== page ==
How to Get Your Health Insurance to Pay for a Wig During Chemo

Steps to Ensure Your Wig Is Covered and What to Do If It Isn't

Hair loss can be an unfortunate side effect of many chemotherapy treatments for cancer. Some people may embrace their newly bald head and leave it uncovered, but others are more comfortable wearing a wig.

Display in a wig shop
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Even when hair loss is expected, it can still be shocking to see it fall out. Planning for hair loss may help ease this transition. While there are many options for head covers, they all have their advantages and disadvantages. Having a wig available (even if only for special occasions) ahead of time is helpful.

Wigs can be expensive, but medical insurance may cover the cost of a wig when hair loss is caused by chemotherapy. The approval process may not be a simple one, though.

This article will explain how you can request coverage for a wig and what your options are if insurance won't pay.

How to Get Financial Help for Your Wig

The following steps may be helpful in getting a wig covered by your insurance company.

Call Your Health Insurance Provider

Many private health insurance policies will cover at least part of the cost of a wig. Before wig shopping, call the insurance company and ask about its requirements. The cost of wigs can vary tremendously, depending on the following factors:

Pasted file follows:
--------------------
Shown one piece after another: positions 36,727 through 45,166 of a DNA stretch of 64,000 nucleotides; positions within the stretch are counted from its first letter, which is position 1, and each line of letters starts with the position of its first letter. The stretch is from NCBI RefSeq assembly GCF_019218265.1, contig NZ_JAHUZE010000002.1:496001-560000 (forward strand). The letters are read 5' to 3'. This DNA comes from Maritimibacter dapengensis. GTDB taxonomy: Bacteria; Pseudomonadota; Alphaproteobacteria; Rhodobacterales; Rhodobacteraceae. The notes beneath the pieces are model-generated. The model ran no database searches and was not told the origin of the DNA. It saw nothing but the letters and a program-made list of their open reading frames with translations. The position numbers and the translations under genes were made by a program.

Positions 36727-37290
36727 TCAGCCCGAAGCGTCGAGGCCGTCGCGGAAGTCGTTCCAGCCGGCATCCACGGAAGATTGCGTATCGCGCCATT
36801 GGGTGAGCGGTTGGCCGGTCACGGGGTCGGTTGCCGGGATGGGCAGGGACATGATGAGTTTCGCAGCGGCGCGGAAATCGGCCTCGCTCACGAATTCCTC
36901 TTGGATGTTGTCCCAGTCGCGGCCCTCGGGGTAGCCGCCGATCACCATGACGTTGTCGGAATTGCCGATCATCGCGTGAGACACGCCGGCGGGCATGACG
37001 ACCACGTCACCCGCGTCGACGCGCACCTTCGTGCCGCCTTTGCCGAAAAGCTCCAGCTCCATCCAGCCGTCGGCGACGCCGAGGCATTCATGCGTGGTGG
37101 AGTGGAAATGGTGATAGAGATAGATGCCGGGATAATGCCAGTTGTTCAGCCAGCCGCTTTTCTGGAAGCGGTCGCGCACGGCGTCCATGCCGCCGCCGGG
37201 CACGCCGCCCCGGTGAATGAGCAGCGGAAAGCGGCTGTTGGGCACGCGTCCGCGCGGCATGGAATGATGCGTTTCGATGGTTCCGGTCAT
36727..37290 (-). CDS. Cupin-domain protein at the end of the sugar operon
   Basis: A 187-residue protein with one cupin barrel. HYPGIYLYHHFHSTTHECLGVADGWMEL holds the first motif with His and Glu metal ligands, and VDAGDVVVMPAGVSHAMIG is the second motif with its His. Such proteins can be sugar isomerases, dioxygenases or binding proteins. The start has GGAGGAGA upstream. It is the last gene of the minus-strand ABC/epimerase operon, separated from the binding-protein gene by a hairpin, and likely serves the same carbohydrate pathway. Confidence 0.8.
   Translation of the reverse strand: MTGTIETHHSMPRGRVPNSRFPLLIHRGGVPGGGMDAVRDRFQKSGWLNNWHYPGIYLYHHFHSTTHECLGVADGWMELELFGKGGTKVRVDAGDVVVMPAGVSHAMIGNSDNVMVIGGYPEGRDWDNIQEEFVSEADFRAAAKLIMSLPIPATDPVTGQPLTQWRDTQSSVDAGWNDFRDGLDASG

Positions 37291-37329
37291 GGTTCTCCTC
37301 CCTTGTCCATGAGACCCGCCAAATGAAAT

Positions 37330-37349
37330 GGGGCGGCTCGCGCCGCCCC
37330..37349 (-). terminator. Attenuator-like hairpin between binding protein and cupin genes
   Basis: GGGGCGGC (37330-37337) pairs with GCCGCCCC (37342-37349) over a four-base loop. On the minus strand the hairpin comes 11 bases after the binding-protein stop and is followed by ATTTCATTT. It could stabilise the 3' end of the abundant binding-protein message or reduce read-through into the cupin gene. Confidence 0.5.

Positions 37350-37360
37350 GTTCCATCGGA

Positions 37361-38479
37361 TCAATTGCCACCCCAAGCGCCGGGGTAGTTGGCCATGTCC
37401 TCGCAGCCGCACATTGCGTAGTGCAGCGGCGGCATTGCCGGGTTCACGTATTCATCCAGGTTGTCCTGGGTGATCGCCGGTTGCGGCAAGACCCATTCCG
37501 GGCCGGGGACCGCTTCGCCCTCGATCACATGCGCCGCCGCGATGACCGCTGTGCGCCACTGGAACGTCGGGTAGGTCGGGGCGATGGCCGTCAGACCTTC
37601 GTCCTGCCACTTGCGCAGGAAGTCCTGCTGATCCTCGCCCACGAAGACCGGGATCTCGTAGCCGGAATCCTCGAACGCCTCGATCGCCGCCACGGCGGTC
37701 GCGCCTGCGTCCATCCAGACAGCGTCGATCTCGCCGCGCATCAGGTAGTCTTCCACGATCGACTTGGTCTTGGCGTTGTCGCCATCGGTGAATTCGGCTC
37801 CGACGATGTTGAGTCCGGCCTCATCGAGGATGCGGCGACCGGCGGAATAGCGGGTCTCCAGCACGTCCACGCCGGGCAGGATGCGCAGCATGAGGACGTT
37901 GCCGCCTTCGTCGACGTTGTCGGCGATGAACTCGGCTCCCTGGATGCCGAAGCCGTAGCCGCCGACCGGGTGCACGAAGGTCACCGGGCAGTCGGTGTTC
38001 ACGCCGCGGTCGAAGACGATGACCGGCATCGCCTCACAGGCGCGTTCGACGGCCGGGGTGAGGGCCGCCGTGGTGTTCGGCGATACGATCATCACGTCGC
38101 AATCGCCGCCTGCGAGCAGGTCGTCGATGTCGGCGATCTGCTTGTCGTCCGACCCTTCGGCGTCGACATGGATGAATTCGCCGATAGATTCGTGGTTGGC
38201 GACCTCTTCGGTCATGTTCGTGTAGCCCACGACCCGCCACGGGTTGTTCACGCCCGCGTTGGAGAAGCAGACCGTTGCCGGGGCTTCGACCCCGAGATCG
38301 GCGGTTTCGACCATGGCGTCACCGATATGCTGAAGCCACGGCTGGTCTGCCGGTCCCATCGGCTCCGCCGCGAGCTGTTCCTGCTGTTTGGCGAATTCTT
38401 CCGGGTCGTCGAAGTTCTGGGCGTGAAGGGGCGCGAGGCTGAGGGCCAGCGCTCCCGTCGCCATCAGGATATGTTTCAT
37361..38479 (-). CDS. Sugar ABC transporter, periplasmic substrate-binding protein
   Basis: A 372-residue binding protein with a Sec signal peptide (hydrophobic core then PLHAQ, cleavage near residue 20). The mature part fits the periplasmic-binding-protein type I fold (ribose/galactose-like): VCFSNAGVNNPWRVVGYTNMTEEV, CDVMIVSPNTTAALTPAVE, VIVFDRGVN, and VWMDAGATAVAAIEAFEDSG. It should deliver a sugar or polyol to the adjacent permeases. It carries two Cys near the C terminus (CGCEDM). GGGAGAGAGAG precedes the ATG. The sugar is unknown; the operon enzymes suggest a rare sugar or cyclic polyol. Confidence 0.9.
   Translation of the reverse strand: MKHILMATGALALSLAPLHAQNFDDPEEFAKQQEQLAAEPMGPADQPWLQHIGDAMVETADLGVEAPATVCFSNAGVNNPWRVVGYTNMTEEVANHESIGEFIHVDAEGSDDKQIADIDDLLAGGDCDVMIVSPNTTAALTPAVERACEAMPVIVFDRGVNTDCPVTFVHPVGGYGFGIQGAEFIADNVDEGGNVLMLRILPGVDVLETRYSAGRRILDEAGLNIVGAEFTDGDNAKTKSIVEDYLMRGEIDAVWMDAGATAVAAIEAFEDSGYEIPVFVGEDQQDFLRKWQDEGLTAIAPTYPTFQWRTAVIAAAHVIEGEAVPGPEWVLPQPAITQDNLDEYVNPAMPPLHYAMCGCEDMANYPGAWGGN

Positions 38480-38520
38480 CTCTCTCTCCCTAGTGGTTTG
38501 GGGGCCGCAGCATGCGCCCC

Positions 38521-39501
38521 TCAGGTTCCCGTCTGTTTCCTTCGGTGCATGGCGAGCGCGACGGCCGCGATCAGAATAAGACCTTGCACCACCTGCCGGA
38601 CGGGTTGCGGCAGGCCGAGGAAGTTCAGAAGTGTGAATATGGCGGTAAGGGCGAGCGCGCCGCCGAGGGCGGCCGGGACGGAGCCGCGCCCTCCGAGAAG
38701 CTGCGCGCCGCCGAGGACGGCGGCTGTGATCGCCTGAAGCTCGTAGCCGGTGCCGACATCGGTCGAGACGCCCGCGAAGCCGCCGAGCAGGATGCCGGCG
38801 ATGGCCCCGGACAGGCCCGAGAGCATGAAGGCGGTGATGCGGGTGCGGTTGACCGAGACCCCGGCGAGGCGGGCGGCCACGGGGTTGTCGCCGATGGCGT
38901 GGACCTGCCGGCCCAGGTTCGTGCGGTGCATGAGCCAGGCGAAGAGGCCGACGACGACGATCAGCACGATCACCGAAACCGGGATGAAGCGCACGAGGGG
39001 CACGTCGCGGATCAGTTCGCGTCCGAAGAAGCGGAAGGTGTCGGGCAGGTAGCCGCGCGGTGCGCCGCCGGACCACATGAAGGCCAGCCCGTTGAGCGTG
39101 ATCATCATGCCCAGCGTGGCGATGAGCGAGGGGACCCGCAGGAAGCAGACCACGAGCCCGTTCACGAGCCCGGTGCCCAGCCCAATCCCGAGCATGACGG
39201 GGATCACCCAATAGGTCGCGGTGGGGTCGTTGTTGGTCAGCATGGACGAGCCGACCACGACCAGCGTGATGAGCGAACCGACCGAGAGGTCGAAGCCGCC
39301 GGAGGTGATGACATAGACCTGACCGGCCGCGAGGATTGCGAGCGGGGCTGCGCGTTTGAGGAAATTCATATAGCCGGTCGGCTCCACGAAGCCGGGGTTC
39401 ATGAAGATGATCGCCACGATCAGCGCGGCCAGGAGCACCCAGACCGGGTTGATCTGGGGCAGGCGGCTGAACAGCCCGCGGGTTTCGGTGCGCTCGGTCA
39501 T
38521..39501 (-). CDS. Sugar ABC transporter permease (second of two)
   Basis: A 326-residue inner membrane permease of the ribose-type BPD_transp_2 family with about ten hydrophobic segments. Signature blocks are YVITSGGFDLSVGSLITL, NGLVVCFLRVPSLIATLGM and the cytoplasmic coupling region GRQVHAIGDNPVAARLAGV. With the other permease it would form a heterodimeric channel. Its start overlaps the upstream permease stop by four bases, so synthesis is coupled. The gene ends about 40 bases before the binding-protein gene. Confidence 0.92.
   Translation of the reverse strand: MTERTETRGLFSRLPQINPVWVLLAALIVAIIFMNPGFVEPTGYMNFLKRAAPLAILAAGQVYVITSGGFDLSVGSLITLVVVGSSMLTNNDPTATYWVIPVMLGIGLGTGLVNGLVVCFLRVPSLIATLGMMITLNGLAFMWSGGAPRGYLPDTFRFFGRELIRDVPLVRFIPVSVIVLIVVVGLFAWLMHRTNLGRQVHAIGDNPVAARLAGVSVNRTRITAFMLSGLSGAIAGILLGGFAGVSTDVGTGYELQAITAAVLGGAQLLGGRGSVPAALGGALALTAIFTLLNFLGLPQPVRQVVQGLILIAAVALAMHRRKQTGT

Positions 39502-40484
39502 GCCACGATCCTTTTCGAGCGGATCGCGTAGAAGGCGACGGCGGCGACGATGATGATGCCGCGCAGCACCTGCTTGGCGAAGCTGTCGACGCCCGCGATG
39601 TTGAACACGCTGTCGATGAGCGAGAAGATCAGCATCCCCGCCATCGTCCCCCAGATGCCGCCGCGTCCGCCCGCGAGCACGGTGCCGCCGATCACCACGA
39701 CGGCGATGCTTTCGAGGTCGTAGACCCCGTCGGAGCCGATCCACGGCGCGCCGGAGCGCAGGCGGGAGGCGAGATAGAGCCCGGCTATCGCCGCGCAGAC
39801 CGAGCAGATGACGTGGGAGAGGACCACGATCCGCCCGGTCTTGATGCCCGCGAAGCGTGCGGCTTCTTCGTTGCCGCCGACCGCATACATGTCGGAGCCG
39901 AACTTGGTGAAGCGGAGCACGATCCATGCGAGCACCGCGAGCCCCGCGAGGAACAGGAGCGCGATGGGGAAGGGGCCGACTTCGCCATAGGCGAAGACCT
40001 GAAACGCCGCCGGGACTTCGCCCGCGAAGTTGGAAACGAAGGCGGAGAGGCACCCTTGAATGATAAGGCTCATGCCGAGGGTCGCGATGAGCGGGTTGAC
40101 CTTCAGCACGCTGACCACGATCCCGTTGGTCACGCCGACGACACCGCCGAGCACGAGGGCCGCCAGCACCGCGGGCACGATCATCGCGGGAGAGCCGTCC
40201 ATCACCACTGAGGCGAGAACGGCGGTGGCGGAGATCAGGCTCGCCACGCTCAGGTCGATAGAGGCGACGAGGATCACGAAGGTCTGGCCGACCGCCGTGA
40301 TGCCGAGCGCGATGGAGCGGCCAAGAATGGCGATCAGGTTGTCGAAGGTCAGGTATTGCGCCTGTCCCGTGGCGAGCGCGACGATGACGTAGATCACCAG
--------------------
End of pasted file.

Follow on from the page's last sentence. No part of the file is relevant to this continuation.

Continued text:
• How the wig is made (with real human hair or synthetic materials)
  • The hairstyle
  • The quality of the wig

A simple, synthetic wig may be covered completely, but the cost of a human hair wig may be more expensive and may come with a higher out-of-pocket cost.

Use the Right Terminology

A prescription from the oncologist is often needed for insurance coverage, but the terminology used on the order is important. Most companies require a prescription that uses one of the following terms:

  • Hair prosthesis
  • Cranial prosthesis
  • Cranial hair prosthesis
  • Extra-cranial prosthesis

Though this terminology may sound strange, it's just the way that insurance companies prefer to label a chemotherapy-required wig. The insurance company may also require that you purchase the wig first, send in the receipt, and file a claim.

When you file the claim, you will need to know how to how to classify your new hair. Sometimes a wig is called "durable medical goods."

Maintain a Paper Trail